We all have titles we love that weren’t completed for one reason or another, and wish for some knight in shining armor to riding in and save them. That’s why they’re called license RESCUES, and not license trolls. Try being a little more considerate of fans that are trying to do the right thing in seeing the titles they love completed in English legally, and not just resorting to the scanlations that were scorned earlier in the interview.
I was reading the comments on this post at Anime Vice. Most of the debate over justification for scanlations didn’t interest me, as I’ve seen them all before, but one comment did sort of bother me. Fellow Manga Village reviewer and blogger John Thomas had joined the conversation and made a simple statement. “Why not just learn to read Japanese?” It was the response to this that made me go “Huh?”
I have to confess, that is the one answer I loathe seeing in scanlation debates, and it appears every time.
He goes on to give excuses of no time, too expensive, too difficult, etc., which then steers the conversation toward learning Japanese.
You know you’ve hit it being online when you’re thought to be part of some big conspiracy. I’ve always wondered about conspiracy theorists. Why do they feel the need to concoct some big, elaborate theory or have some big shadow corporation controlling everything? There are people who believe NASA’s trips to the moon were hoaxes (Mythbusters disproved their theories). And there are people who believe the US government was behind the 911 attacks (yeah, like our government could co-ordinate something so well planned and keep it a secret.) And now, manga bloggers are in cahoots with publishers to bring down the scanalation community.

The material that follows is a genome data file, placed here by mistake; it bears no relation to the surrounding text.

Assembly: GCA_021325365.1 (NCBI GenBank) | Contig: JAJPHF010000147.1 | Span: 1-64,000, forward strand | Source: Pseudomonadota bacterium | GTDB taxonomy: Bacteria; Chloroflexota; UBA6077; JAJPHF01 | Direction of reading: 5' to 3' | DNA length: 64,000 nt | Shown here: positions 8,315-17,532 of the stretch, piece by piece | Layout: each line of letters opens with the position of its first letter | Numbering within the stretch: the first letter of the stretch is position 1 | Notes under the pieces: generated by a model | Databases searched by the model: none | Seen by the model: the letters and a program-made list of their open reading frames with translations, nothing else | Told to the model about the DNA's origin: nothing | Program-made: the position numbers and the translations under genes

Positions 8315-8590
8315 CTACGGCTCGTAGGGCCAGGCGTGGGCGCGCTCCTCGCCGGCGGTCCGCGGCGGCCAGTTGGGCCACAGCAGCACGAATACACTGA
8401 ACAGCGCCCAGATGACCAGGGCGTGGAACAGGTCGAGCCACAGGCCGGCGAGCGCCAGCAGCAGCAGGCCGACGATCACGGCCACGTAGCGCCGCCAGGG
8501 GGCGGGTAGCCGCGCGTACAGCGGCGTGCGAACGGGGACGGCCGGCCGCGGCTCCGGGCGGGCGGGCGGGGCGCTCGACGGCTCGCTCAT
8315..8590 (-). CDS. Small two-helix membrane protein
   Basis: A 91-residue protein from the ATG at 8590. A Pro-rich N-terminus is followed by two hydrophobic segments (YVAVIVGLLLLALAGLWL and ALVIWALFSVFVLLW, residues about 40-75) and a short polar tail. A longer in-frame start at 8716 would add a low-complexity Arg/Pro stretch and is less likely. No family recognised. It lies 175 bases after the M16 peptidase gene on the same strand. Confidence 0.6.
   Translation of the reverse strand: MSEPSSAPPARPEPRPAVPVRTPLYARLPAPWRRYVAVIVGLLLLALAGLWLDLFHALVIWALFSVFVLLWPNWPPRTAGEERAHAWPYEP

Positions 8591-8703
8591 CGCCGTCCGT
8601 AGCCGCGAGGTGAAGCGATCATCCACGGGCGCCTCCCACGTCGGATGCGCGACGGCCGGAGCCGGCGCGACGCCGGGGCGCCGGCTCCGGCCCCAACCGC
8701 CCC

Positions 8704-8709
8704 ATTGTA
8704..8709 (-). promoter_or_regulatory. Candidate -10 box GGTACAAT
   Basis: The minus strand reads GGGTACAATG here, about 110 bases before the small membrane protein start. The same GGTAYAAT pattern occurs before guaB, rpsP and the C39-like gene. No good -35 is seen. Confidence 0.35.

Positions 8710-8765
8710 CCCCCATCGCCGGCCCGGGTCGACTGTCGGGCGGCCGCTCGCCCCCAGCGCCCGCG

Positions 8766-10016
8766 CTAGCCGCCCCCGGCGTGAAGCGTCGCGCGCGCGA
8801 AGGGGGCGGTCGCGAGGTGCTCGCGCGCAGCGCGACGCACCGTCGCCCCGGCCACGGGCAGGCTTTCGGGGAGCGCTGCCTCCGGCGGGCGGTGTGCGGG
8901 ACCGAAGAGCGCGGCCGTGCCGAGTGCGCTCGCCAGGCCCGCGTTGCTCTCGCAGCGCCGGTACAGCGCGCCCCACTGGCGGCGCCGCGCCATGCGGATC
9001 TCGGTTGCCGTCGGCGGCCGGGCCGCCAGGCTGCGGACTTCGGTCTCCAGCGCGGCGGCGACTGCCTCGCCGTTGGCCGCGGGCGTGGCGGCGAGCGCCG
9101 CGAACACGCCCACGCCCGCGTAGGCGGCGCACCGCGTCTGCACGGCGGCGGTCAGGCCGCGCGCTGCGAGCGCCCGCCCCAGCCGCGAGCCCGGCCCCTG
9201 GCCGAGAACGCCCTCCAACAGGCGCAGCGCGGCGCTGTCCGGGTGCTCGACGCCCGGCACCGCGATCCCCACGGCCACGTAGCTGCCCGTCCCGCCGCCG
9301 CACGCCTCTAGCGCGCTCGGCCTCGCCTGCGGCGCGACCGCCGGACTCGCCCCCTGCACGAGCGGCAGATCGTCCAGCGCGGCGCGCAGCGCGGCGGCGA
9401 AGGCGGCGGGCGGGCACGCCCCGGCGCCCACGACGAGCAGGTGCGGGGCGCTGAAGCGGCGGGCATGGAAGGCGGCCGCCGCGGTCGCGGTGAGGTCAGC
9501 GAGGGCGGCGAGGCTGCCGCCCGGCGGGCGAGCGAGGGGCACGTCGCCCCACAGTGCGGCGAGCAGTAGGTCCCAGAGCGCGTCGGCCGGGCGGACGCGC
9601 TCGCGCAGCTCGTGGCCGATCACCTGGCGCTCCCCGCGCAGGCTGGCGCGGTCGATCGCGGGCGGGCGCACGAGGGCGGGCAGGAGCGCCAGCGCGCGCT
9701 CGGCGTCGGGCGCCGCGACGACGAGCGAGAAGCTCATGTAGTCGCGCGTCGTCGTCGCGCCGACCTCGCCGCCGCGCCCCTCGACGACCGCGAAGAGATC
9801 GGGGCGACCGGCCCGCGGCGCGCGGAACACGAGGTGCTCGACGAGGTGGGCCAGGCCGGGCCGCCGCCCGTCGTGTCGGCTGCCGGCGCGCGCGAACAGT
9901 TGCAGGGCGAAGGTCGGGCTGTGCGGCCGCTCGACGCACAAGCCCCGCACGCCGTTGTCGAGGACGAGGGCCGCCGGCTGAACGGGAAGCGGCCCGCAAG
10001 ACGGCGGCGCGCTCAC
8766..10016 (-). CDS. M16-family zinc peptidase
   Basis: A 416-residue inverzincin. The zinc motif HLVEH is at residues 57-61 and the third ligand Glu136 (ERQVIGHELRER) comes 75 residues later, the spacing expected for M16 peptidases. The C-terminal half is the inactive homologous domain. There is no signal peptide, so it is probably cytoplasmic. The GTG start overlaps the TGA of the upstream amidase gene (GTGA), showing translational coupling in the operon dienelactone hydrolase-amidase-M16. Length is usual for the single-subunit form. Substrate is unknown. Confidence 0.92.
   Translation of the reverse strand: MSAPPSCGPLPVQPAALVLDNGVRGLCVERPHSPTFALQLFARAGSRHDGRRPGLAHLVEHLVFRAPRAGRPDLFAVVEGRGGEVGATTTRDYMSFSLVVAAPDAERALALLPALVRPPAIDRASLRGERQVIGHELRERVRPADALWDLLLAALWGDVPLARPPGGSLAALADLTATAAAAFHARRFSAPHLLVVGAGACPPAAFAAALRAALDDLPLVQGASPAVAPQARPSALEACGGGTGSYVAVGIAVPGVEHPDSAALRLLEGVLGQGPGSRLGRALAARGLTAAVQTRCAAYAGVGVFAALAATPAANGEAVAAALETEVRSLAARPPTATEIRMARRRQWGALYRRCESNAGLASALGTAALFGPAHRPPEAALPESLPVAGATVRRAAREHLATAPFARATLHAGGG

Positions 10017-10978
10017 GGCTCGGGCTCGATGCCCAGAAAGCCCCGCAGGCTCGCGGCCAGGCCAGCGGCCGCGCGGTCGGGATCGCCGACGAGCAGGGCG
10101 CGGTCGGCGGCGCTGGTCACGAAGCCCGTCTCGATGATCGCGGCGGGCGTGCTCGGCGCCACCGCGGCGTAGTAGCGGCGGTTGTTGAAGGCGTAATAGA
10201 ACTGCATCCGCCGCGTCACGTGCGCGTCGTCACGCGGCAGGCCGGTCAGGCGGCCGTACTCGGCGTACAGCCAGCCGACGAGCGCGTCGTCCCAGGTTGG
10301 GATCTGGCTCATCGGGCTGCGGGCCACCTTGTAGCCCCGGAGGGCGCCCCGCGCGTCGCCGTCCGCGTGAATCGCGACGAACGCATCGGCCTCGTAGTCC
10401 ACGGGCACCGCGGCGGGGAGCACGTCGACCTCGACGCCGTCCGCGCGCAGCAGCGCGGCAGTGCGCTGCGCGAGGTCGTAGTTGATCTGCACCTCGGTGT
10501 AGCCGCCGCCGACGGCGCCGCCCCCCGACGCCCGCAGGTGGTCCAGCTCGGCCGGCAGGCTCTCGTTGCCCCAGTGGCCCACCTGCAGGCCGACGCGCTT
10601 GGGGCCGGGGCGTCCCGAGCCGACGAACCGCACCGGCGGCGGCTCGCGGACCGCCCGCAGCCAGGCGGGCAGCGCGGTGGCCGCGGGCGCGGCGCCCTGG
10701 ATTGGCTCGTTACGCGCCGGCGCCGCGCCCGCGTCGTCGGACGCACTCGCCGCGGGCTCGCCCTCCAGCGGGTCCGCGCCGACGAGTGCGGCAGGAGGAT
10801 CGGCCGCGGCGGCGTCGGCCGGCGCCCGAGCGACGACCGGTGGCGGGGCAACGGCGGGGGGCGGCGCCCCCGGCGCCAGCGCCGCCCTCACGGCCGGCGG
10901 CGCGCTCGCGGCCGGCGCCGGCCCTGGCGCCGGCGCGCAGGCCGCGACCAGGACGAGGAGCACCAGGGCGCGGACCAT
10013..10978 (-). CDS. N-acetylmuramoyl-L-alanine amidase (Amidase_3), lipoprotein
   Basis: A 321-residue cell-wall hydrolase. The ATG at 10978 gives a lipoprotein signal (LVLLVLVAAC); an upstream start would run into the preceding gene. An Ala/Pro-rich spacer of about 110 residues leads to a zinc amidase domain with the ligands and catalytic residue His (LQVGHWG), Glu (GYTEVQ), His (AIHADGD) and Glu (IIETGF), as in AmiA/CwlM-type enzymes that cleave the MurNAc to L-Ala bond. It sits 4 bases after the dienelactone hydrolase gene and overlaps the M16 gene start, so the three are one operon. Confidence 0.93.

With a long list of wish lists and license requests, and not too good a prospect on getting a lot of those titles in English for whatever reason (too long, too old, too niche, etc), it makes a manga fan seriously consider learning to read Japanese. Why go through a middleman when you can go straight to the source? And Japanese tankoban are cheaper, even with the exchange rate, to buy. But learning a new language can be intimidating, especially when the letters that look nothing like you’re used to. Fortunately the internet is filled with resources to help you buy and read your Japanese manga.
One really good resource is Rainbow Hill Language Lab which features entries about Japanese language and culture. Recently the blog has been featuring several entries about reading manga as an aid to learning Japanese. One such entry was a list of tools to help you start reading manga. This list featured both resources that could be found online as well as books and study aids, all with links. He gives resources to the basics of the alphabet, basic grammar and vocabulary and kanji.